With the 15 plate chiller, and the winter 55F water on full, I chilled boiling wort to <60F. I had to turn the water nearly off to get the wort out at 70F. My next step is to change the cold wort outlet to 1/2" ID. I was concerned that the chiller would be too small to handle the chilling and had a 1/4" outlet on standby to slow the wort even more, but I was pleasantly suprised that I won't be needing it. With all the fiddling I did, it took 10 minutes. I think I can get it down to 5.

Those are my costs for the whole chilling shebang. I can also use the hoses for siphoning, etc (can't wait to drain a carboy with 3/4" ID). I'm pretty satisfied with the little chiller. I boiled it for about 30 minutes to sanitize, and blew water through the wort side to clean it by swapping the water in to wort out. I also used very fine mesh hop bags, and noticed very little sediment in the pot. Ultimately the cost of the plate chiller setup was nearly identical to what I would have spent on a counterflow chiller, packs up much smaller, and is easier to sanitize.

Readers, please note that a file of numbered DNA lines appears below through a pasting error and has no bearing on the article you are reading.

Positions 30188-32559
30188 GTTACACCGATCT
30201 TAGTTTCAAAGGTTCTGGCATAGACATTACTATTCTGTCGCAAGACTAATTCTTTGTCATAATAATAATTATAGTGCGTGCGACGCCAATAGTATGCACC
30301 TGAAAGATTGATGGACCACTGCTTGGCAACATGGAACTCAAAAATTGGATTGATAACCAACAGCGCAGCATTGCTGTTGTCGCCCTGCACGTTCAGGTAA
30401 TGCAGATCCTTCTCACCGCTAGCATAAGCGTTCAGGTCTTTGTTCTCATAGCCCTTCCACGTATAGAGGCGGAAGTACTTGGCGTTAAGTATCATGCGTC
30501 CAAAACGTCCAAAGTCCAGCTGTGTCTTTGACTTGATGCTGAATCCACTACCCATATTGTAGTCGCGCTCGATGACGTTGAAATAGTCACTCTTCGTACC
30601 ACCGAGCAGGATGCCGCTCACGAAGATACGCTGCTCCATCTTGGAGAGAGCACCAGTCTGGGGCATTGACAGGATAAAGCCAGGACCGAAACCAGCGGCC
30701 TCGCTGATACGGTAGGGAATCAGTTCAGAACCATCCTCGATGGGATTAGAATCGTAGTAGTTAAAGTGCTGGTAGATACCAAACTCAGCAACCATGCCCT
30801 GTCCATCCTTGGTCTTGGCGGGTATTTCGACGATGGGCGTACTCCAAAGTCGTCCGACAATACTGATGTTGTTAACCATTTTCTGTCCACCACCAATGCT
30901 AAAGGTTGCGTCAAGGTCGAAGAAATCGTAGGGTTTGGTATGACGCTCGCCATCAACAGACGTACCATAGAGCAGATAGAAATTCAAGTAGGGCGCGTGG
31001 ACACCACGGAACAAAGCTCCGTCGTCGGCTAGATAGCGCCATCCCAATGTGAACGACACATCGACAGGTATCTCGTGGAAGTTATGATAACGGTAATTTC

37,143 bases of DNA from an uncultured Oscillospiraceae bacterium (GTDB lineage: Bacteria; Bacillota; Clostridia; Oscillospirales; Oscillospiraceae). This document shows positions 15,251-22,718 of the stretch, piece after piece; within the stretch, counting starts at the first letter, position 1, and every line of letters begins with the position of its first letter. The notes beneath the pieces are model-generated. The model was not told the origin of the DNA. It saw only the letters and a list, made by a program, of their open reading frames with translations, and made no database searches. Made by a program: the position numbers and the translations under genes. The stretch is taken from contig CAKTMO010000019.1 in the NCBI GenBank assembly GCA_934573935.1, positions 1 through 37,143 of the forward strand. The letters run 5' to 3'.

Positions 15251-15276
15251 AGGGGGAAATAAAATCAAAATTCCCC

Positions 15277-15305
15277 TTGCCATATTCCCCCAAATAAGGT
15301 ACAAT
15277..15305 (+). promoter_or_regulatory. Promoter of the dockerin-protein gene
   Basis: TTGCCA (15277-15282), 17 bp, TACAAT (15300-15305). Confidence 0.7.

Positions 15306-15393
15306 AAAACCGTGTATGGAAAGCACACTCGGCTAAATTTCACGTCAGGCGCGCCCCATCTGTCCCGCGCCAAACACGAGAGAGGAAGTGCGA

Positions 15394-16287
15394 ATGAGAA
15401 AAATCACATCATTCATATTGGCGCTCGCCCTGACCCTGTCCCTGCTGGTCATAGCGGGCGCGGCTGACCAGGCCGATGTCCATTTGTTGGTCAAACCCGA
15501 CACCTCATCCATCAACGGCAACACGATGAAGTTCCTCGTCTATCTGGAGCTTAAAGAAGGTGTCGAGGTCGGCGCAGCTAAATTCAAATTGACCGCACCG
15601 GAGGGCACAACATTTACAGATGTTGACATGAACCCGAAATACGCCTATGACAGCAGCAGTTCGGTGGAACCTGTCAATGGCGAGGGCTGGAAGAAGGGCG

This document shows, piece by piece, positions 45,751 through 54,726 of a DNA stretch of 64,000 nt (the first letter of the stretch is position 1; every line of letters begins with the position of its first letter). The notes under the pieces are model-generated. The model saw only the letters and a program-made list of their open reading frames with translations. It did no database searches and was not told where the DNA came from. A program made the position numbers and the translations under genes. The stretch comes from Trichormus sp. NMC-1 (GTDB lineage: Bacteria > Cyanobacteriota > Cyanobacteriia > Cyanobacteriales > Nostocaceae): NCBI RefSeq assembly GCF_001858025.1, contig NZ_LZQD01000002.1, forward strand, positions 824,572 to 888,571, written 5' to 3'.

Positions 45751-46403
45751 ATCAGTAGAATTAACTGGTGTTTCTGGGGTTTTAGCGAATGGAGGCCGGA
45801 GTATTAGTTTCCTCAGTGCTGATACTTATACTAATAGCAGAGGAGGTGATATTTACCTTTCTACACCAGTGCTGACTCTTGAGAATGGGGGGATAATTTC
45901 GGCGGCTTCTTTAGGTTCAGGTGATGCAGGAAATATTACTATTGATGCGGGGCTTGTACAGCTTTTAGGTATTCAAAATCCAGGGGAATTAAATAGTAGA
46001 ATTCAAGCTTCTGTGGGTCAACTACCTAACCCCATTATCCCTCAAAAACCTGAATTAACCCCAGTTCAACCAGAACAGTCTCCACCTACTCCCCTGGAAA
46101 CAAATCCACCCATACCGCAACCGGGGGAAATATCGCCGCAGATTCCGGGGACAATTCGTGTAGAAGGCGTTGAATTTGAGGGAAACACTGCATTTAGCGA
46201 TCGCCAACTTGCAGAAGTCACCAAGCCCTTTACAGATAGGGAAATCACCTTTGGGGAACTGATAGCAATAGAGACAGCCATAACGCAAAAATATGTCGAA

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Old 11-21-2009, 07:11 PM   #9
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Nice prices on heat exchangers at DudaDiesel. i'll have to remember that

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Old 11-22-2009, 01:29 AM   #10
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Update: for my second batch I went to a 1/2" fitting on the cold wort outlet. At full bore from a boiling pot, I got 80F wort. I slowed the flow by kinking the hose and was able to hit 75F in 7 minutes from a boiling pot.